Interactive Creative Writing
Teacher: Daniel Hollander
Facilitator: Alex Pio
What was the weirdest thing you learned?
Alex: That hot pockets turn microwaves into time machines.
What did you learn that you can put into practice immediately?
Alex: That hot pockets turn microwaves into time machines!! And how to create choose your own adventure stories in Microsoft Word through hyperlinks.
If this class were a TV show, what channel would it be on and why?
Alex: It would be the remote, giving users the power to decide their fate!
How did you get interested in this subject?
Daniel: As a child, I read a book where I got to die (multiple times), be the hero, save the girl, kill the girl (an accident!), and cause all kinds of mischief and mayhem. A choose your own adventure book, of course! I have read many more since, and I get to create my own adventures each and every day. With good consequences … and bad. Mostly good.
What do people tend to wrongly assume about this subject before learning about it?
Daniel: That it’s just for kids. Interactive writing, reading, and other forms of story-telling allow the spectator to become a participant, which can be both highly engaging and thought-provoking. Instead of simply raising questions or prompting discussion such as in a spectator-based story (ie nearly every movie, show, or book), the participatory story allows exploration of those questions within the medium itself. It’s empowering for the participant and a great creative challenge for the creator to try to facilitate that exploration.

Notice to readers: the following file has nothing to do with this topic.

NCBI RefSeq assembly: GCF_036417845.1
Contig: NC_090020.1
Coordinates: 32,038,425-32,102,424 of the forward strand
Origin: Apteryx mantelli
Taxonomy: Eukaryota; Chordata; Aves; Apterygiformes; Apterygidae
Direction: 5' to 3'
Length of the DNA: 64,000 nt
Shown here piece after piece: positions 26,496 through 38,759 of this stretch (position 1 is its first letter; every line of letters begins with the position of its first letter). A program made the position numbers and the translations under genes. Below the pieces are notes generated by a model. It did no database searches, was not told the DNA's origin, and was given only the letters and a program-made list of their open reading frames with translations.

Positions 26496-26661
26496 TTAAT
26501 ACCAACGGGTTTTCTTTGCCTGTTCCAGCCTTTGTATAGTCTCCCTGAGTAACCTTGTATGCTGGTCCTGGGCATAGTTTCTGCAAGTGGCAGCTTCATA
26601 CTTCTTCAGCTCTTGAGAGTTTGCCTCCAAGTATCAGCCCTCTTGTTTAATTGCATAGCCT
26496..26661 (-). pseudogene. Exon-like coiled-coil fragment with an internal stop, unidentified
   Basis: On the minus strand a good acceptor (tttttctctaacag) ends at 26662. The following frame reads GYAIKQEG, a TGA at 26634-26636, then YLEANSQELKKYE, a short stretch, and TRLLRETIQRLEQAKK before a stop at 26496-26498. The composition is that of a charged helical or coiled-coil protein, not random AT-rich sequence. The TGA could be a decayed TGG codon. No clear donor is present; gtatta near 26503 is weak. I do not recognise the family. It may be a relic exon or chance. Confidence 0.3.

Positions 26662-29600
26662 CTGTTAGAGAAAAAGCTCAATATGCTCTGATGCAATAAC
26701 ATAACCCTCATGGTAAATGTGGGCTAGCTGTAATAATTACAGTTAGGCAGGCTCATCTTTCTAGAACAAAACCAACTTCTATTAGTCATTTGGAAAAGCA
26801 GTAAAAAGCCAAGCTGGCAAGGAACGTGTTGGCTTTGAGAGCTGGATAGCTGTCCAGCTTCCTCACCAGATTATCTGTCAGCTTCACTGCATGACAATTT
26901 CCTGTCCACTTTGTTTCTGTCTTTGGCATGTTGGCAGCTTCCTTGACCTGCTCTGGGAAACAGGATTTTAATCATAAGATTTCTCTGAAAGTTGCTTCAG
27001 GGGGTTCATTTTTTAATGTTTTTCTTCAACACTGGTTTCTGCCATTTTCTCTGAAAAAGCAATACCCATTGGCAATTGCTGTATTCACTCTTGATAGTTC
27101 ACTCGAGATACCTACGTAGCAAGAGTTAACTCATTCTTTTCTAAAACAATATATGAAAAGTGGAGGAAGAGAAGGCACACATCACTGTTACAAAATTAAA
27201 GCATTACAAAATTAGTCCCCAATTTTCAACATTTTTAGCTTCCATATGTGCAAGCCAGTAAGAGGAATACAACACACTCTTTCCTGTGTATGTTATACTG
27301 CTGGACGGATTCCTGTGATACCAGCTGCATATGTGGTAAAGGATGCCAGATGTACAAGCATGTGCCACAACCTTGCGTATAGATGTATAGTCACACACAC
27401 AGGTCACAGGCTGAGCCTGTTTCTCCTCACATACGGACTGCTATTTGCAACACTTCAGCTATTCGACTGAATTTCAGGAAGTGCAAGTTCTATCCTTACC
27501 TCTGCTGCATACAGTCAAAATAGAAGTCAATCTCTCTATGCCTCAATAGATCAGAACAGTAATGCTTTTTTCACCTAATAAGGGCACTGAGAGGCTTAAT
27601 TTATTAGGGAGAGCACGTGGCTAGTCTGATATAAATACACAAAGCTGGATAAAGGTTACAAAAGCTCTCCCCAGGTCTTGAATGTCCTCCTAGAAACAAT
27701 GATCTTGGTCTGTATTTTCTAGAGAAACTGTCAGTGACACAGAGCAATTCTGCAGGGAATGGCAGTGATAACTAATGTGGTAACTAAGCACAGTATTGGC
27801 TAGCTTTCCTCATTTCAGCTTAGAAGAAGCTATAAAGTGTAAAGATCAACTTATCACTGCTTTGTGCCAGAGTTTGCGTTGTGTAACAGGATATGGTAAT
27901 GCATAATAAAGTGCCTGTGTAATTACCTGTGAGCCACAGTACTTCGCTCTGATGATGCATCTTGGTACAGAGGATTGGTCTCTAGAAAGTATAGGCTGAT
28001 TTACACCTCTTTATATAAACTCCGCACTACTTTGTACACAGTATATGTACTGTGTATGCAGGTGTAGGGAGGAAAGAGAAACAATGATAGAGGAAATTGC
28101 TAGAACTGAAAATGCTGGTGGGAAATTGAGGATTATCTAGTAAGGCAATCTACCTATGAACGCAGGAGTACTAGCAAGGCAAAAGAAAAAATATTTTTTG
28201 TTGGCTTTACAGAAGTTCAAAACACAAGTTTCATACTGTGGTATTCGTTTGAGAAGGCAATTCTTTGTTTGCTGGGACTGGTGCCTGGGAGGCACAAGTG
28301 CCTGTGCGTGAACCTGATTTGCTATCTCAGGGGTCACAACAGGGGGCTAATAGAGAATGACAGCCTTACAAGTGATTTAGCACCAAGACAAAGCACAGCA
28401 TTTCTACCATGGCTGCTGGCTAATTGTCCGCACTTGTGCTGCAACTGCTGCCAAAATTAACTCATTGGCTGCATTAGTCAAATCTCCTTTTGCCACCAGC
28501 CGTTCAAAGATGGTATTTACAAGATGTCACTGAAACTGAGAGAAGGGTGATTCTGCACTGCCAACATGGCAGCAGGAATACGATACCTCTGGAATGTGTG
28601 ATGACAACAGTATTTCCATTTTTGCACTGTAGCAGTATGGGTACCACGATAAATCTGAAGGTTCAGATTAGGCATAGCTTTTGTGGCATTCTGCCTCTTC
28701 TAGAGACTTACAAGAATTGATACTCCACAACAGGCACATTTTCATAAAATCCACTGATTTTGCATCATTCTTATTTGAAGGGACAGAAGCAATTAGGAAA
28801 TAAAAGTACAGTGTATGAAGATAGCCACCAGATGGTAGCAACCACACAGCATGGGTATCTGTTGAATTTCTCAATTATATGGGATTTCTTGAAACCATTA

If an alien visited this class and could understand English, what would they surmise about humanity?
Daniel: That we are silly, random, and unpredictable. Mostly rational but at times hopelessly emotional. Complex, thoughtful, and incessantly curious. Highly imaginative. Simultaneously reflective and forward-looking. And that holding hands in a circle and “passing the squeeze” is a strange but effective form of reducing tension among strangers.
What can people read/watch for more information on this topic?
Daniel: I can’t recommend “Patchwork Girl” by Shelly Jackson, enough. The framework is a little outdated in the day of touch screens, but it’s a great literary work that uses the interactive medium itself thematically, and not simply as a vessel to deliver the story.
I also recommend people take a look at Theatre of the Oppressed, a theater style aimed at engaging the audience on difficult topics through participation and improv.
You can find more general info by searching for interactive fiction (IF), hypertext fiction, and wovels (web novel).
These sites have free software you can use to create your own interactive stories: